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THE SCIENCE OF SLEEP

Director: MICHEL GONDRY

FRANCE-ITALY • 2006 • SUBTITLED • COLOUR • DOLBY DIGITAL STEREO • 105 MIN.


Michel Gondry’s first film as a writer-director is a romantic comedy, but not as we know it. In contrast to the cerebral mind games of the Charlie Kaufman-scripted ‘Eternal Sunshine of the Spotless Mind’, this off-kilter love story contrasts the tricky emotional complexities of modern-day dating with its man-child protagonist’s regressive dream world—a surreal, stop-motion universe where lovers ride mechanised toy horses past cellophane skies and cotton wool clouds.

Following the death of his Mexican father, Stephane (Gael Garcia Bernal) returns to Paris, where his mother (Miou-Miou) has lined up an apartment and a graphic design job. But despite the irrepressible jokiness of his colleagues, the tedious days of cut-and-paste calendar-assembly lack the imaginative richness of Stephane’s dream world. Here he presents shows on his own TV station (complete with cardboard cameras), takes control of the office like a proper grown-up, and flies over a papier-mâche Paris. A playful flirtation with his prickly, indifferent neighbour Stephanie (Charlotte Gainsbourg) revolves around a shared passion for fetishised toys and child-like games. But how far will she go to share in his dream world, and how much will Stephane risk to meet her halfway to reality?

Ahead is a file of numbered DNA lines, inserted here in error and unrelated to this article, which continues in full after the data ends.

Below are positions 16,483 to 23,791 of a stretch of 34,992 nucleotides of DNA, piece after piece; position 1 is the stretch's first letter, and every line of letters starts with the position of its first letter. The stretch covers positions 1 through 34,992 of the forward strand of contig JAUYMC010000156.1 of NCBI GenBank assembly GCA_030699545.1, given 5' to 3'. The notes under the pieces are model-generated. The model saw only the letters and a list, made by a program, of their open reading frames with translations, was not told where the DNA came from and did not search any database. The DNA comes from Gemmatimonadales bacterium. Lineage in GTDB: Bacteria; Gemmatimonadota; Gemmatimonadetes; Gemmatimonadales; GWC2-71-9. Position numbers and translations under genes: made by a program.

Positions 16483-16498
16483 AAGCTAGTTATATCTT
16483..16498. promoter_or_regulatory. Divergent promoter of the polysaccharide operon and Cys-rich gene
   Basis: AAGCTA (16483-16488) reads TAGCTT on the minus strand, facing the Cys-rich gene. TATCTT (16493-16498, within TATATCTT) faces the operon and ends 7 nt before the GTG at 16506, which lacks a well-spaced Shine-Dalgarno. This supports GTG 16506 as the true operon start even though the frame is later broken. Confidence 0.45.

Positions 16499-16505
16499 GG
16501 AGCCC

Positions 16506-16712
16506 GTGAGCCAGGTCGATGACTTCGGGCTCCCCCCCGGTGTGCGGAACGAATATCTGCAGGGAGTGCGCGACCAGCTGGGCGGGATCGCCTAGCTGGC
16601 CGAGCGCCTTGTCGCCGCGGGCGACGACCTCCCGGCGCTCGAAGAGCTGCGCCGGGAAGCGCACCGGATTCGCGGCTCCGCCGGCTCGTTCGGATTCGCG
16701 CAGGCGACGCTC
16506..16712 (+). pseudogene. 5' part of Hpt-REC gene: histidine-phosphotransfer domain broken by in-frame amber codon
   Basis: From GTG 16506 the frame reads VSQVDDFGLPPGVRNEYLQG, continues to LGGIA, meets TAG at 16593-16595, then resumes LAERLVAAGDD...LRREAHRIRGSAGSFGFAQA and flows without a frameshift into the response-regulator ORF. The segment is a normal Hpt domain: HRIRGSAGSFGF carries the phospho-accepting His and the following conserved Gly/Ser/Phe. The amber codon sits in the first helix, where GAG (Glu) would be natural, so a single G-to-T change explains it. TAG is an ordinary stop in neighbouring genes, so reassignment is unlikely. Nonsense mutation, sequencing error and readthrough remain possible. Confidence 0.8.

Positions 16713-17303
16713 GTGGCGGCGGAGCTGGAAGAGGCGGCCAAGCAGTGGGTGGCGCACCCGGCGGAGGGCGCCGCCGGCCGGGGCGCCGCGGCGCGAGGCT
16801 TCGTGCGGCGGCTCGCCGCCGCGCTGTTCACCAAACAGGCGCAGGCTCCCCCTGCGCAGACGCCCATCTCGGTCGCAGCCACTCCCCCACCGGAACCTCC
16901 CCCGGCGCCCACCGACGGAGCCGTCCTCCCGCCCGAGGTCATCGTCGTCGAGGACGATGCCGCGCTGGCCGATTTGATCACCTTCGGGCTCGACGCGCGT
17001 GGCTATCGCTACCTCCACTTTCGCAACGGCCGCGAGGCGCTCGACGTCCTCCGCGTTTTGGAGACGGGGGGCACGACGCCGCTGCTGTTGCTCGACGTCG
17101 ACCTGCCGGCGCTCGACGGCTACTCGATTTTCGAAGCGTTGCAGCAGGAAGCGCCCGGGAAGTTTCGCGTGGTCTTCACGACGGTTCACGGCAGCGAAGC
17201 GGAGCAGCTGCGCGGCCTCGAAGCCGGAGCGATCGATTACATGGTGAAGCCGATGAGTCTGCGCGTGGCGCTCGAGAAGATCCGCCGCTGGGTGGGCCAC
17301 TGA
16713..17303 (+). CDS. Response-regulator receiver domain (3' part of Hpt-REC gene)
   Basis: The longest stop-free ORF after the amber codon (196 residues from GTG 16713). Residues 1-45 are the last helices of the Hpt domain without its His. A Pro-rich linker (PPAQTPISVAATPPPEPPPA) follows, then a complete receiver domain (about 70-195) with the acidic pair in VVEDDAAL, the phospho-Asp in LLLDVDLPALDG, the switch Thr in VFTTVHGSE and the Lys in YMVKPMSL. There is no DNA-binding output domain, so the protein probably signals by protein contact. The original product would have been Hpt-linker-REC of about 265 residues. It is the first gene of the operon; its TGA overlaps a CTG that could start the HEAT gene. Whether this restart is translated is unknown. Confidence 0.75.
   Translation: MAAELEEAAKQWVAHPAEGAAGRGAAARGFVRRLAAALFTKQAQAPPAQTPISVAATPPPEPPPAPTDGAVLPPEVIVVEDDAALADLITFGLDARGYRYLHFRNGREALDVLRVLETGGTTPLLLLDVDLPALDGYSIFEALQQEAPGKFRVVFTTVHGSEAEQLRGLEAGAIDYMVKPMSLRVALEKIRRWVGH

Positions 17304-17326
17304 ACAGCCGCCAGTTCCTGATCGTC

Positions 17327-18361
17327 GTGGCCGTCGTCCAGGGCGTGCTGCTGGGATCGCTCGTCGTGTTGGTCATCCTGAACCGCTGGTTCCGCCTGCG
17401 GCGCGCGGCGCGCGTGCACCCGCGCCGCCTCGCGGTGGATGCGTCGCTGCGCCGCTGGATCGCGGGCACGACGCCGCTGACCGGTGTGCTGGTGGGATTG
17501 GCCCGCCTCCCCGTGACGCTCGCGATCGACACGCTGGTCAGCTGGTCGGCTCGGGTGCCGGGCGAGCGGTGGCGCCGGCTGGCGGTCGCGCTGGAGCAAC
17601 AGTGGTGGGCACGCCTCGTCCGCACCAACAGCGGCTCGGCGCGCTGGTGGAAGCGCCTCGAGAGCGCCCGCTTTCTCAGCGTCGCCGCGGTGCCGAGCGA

Despite a potentially creepy air of infantilism, Gondry’s plot-less, ambient romanticism is saved from alienating whimsicality by his eccentric sense of humour, a pervasive romantic yearning and some extraordinary images. Gael Garcia Bernal reveals a hitherto untapped gift for comedy, there is a sharper edge to Gainsbourg familiar gawky girlishness, and Alain Chabat threatens to steal the show as Stephane’s romantic, philosophising co-worker, Guy.—Nigel Floyd.

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